– A Media and Content Explosion (continued) Between 2010 and 2013, content on the Internet tripled. Think about that. The population hasn’t tripled. While the population steadily increased, the rate of things being made has grown exponentially. These statistics caused my eyeballs to nearly burst cartoonishly from my head: Each day on YouTube, 5,000,000 videos are uploaded. Each minute—another 1,000 hours are added. And 27,000,000 pieces of content are shared every day. A flood of innovative tools has helped produce this biblical-sized flood of new content. Intuitive, simple-to-use tools like iPhones, GoPro cameras, iMovie, Photoshop and tons of other software and devices have given everybody the ability to make things without the help of that smart-assed techno-geek who lives down the street. . ———- In short, technology has democratized creativity. It’s now for all of us. Ten years ago, the thought of making a home movie, uploading that footage to an editing program, cutting it, adding music, then uploading it to a site was as daunting as a DIY home remodel. Now anyone from 10-year-olds to Peter Oakley, the Internet Grandad (Geriatric1927 as he’s affectionately known on his YouTube Channel), can shoot something and immediately upload it across the media channel of their liking. As a result, we’ve reached epic amounts of consumer-created content, clutter and enough Minecraft videos for two lifetimes (thank you very much, StampyLongNose).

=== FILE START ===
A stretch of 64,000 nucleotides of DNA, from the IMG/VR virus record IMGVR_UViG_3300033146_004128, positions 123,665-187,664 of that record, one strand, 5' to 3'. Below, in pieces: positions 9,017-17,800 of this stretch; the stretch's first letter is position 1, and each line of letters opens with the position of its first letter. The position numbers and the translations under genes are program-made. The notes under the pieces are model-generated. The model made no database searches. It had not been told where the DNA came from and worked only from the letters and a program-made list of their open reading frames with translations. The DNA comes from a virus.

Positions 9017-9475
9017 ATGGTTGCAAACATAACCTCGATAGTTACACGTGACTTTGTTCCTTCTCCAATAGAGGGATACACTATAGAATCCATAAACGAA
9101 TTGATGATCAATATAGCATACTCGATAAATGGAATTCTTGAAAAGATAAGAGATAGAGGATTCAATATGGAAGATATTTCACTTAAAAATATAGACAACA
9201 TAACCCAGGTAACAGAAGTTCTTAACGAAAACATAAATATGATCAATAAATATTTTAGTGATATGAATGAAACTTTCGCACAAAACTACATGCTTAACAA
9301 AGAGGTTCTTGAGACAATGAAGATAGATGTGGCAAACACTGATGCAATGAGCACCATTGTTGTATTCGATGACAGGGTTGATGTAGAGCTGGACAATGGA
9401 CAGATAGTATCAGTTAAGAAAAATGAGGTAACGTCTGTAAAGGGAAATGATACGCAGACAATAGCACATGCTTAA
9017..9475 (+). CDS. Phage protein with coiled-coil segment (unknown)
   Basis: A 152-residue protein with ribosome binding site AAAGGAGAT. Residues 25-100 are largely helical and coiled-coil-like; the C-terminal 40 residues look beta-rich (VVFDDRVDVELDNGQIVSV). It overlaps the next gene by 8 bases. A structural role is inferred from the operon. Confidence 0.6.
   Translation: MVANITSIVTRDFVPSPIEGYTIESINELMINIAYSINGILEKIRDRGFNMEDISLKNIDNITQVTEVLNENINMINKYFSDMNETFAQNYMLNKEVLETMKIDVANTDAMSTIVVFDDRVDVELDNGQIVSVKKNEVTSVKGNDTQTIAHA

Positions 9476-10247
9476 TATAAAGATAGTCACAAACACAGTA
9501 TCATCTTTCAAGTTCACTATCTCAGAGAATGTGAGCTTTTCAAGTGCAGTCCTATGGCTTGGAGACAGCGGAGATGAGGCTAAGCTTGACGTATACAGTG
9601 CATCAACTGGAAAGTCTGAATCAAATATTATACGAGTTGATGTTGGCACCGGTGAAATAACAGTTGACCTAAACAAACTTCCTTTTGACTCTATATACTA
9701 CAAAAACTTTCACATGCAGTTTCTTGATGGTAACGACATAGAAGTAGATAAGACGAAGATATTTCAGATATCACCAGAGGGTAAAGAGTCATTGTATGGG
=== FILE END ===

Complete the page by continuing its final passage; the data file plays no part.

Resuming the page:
“My goal is for the book to be a crucial tool in defeating ‘adpathy’—the unconscious disassociation and indifference toward marketing due to an overabundance of media and messages out in the world.” Sperling adds, “And the launch of the book will mirror the advice I’m giving.”
One of the writer’s arguments is “technology has democratized creativity.” I do not agree with his assessment. Creativity exists independently of technology. Plus, the tools (like Photoshop or iMovie) that are available to amplify one’s creativity take a lot of learning to master, a process which changes the amateur into a pro.
By the way, I tried to write a short story on Twitter many years ago. One of the things I learned is the tyranny of the timestamp and reverse chronology are impediments to narrative. Story relies on structure. In the best cases, inventiveness happens within the given structure.
"Nuclear really is the best answer for our nation in this hour of need. You guys know that, right?" asks Cakebread.
— toxictoxictoxic (@toxictoxictoxic) March 4, 2009